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It's tricky to rock a rhyme to rock a rhyme that's right on time it's #content

Nick Turchiaro-USA TODAY Sports

Hello and welcome to the 10th of somewhere between several and many looks at the historical and statistical tidbits that arise from having a W-L record somewhere near the tail end of possible.  Inspired by the 1-9 post, I've painstakingly collected the data from the Baseball-Reference season logs for each team-season from the Wild Card era (1995-2016) and, through ExcelMagic TM, am now passing the savings along to you!  Onward!

Important programming note: If you somehow interpret this as 1) analysis, which 2) is drawing a conclusion about the Jays' expected rest of season performance based on how teams that started similarly performed, and 3) are outraged by your inference, please see this very important link.

Record

The Blue Jays are 23-27

Could you express that in low-res 1990s gif form with a large watermark?

Number of teams with the same record since 1995

Of the 654 team seasons from 1995 to 2016, 58 teams (8.9%) have started a season 23-27.  For some reason every time I write one of these articles the Jays manage to go .500 in the intervening games.  The most recent teams to start the season 23-27 are the 2016 Colorado Rockies (75-87) and Milwaukee Brewers (73-89).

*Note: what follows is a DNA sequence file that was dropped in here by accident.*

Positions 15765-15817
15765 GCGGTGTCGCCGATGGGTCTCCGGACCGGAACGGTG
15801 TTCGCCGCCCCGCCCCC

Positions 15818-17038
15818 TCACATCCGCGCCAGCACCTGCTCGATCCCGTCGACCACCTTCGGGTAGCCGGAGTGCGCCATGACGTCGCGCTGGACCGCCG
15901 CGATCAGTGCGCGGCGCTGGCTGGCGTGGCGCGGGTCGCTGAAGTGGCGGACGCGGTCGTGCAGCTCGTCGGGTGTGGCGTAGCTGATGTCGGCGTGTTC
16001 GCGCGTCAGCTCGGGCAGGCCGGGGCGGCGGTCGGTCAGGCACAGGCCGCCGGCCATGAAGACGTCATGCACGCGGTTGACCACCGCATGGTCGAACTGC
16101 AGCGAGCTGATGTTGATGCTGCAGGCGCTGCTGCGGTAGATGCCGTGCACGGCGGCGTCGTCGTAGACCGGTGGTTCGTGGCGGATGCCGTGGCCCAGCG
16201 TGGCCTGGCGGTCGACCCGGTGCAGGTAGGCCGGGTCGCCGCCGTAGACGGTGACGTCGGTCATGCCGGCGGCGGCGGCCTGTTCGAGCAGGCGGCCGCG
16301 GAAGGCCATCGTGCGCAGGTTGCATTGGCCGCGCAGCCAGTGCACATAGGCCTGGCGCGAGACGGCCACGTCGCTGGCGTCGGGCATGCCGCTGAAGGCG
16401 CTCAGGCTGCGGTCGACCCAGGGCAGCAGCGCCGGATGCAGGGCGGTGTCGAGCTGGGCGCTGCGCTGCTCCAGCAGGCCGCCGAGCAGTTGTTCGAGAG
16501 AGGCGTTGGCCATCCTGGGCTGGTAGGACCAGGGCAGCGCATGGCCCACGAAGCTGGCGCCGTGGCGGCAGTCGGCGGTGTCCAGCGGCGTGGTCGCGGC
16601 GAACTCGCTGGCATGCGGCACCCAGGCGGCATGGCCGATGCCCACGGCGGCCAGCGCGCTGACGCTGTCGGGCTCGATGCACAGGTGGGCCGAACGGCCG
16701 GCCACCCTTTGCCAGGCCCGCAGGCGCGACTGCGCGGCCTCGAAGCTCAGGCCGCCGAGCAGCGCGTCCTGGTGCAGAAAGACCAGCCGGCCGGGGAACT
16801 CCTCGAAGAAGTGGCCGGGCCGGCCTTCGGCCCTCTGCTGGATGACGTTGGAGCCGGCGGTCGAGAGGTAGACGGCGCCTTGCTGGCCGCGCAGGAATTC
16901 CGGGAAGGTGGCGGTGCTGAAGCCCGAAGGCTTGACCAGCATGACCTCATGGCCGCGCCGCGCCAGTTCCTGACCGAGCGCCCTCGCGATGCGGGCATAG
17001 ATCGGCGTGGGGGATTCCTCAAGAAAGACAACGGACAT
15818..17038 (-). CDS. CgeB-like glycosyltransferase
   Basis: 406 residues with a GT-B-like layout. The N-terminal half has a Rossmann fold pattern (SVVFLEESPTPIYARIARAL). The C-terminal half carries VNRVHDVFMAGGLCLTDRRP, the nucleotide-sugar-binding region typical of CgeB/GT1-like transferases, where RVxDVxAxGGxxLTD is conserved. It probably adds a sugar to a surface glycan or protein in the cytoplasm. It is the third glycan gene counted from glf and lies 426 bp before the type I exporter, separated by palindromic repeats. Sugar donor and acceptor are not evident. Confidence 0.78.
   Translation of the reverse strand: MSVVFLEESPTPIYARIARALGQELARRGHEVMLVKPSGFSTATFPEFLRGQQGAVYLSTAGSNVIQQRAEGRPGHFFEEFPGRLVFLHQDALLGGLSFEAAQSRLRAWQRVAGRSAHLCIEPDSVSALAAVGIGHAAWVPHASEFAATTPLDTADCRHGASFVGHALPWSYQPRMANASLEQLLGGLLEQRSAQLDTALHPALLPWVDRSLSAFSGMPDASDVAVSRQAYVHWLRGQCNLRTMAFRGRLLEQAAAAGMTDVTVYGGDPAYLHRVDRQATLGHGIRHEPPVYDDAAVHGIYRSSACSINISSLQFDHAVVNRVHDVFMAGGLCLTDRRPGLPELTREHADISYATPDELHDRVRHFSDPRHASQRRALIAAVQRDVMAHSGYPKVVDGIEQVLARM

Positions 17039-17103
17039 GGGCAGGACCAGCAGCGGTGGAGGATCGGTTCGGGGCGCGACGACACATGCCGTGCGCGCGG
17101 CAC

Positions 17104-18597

How many of those teams made the playoffs?

7 teams, or 12%.

The least recent team to do so was 2006 Minnesota Twins.  The Twins won the AL Central with a record of 96-66, playing .652 ball from game 51 onward.  Cy Young winner Johan Santana and face of MLB The Show Joe Mauer led the team with 6.7 and 5.8 fWAR respectively.  The team also featured former Blue Jay Shannon Stewart (0.1 fWAR), future former Blue Jay Francisco Liriano (2.9), pretend French-Canadian Justin Morneau, and 1980s time travelling nemesis Boof Bonser (1.0).  The Twinkies won the division on the final day of the season after the Detroit Tigers pooped their way to 5 straight losses to close Septober.

Give me an end of season record distribution

99th percentile: .593 (96-66 MIN 2006)
90th percentile: .543
75th percentile: .496
50th percentile: .469 (76-86 CHW 2015)
25th percentile: .445
10th percentile .414
1st percentile: .389 (63-99 TB 1998)

According to this new and improved table, given your chosen projected estimates of the Blue Jays' true talent going forward and the number of wins required to make the playoffs, the Jays have a ___% chance of making the playoffs

Over their remaining games, the Blue Jays would have to play like a ___ team to win ___ games

Summarize the above in one word

Sideways.